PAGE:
"It offers military service to the class of men willing to give it for a month in the year for training of for the term of their engagement on emergency, but whose avocations do not lead them to become either regular soldiers or volunteers."

Most 1914 Star rolls show plenty of evidence of Special Reserve and Extra Reserve men who served alongside career soldiers. Sometimes their numbers are prefixed by the number of their battalion - typically a 3/ or 4/ in most line infantry regiments - but just as often there will be no prefix.

Confusingly, for those with an interest in West Yorkshire Regiment regimental numbers, the series used by the 4th Battalion pretty much kept pace with the series used by the 3rd Battalion, but both were distinct series and that is important to remember. Also important to note is that when these men were called up as drafts for the regular 1st and 2nd Battalions from August 1914, they retained their original 3rd and 4th Battalion regimental numbers.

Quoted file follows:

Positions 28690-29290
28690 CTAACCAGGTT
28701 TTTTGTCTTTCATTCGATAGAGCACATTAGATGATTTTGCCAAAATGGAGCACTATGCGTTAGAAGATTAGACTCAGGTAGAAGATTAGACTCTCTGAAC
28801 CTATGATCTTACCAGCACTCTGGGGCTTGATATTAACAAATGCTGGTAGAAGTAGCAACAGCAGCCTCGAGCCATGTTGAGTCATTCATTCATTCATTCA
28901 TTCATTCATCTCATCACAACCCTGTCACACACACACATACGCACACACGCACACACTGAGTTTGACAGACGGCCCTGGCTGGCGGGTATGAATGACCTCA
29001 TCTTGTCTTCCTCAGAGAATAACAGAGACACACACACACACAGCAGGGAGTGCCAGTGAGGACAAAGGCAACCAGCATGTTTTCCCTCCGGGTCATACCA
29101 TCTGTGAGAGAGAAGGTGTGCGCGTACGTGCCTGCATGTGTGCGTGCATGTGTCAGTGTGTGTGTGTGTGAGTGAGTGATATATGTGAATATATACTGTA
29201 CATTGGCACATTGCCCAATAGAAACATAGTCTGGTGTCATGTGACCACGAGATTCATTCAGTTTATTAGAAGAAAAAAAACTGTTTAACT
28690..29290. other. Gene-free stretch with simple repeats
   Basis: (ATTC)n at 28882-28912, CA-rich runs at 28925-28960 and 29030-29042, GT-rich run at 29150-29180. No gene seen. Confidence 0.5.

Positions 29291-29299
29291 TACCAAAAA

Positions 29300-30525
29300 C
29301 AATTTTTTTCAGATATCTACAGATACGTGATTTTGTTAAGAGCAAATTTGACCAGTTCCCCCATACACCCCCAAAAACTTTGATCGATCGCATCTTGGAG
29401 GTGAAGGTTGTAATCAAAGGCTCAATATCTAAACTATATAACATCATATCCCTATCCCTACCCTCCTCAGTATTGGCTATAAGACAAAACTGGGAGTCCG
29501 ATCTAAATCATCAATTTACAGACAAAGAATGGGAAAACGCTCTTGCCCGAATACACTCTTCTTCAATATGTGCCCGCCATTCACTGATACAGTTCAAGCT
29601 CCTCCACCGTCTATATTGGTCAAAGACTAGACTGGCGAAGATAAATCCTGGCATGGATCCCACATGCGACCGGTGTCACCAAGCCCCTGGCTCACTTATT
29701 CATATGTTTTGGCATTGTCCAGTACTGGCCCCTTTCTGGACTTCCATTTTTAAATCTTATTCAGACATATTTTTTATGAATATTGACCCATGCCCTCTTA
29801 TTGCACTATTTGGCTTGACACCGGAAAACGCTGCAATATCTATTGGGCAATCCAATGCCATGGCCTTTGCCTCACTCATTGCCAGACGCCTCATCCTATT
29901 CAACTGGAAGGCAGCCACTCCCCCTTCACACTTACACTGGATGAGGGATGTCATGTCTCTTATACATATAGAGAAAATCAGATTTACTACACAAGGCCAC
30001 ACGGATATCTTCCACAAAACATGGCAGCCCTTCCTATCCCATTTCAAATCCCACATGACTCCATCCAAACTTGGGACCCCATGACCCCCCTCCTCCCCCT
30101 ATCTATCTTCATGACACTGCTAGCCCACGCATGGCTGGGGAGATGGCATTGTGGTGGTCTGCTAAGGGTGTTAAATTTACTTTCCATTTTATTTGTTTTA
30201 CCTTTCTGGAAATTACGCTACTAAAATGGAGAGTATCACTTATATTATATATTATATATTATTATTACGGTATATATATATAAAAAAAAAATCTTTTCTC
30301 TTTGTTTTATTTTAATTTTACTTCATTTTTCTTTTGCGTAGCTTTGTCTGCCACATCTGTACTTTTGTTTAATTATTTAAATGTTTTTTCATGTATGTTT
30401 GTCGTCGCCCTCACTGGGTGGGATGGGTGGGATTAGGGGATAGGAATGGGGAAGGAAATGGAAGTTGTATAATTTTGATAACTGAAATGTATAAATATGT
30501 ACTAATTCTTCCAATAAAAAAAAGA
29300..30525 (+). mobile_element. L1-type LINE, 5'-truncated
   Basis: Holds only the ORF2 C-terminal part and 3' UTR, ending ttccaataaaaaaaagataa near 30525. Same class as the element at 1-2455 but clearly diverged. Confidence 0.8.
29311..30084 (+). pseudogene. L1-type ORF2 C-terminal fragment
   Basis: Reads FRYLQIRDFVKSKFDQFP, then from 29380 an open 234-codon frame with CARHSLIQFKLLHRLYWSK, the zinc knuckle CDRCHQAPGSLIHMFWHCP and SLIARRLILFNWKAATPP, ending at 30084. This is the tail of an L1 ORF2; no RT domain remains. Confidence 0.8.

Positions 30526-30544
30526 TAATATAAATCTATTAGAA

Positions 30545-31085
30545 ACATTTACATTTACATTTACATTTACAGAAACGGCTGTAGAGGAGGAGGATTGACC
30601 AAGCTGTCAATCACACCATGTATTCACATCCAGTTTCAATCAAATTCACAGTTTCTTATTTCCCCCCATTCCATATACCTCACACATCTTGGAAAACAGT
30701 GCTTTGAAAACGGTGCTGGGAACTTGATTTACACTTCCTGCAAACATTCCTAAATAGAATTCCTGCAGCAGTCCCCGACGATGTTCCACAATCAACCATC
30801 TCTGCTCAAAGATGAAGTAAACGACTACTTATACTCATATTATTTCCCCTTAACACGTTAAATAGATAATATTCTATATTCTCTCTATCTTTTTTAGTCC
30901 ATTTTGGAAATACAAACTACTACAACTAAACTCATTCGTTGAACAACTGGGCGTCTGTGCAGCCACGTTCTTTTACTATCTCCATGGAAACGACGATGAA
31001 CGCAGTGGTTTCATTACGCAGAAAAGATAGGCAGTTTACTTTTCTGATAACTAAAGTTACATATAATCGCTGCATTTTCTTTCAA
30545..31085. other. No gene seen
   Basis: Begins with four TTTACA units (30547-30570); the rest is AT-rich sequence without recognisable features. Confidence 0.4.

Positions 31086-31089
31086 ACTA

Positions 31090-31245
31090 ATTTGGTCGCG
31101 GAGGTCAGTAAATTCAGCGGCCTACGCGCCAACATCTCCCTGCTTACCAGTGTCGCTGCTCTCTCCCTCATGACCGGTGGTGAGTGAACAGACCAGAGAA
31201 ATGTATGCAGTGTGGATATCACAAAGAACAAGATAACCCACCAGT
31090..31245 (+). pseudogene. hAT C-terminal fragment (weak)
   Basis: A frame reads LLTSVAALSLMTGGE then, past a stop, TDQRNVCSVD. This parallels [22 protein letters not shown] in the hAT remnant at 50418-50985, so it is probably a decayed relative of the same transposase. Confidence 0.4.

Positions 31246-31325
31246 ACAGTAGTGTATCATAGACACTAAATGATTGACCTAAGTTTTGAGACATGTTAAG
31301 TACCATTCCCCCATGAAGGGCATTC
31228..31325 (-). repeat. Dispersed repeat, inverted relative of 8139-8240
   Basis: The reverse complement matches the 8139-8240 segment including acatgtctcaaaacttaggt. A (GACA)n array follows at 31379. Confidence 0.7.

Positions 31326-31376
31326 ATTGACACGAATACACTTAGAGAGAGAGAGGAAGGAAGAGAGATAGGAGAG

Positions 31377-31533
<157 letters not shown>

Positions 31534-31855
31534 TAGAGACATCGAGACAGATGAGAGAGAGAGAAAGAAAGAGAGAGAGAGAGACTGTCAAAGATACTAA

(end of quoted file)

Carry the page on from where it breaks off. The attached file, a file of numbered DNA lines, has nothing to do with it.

Here are some sample regimental numbers and joining dates for the 4th (Extra Reserve) Battalion, West Yorkshire Regiment:

5727 joined on 27th June1908, but this number had originally been issued to this man when he joined the 4th (Militia) Bn in 1903
6886 joined on 1st June 1909
7322 joined on 31st January 1910
7411 joined on 16th February 1911
7656 joined on 2nd May 1912
7845 joined on 26th February 1913
8067 joined on 25th February 1914
8277 joined on 5th August 1914

Do also read of some of the articles towards the bottom of the Army Service Numbers 1881-1918 index
Remember. I research soldiers!

To search for West Yorkshire Regiment photos, check my British Army Ancestors website 

West Yorkshire Regiment - 3rd (Special Reserve) Battalion

West Yorkshire Regiment colours

This post will look at regimental numbering in the 3rd (Special Reserve) Battalion of the West Yorkshire Regiment between 1908 and 1914. T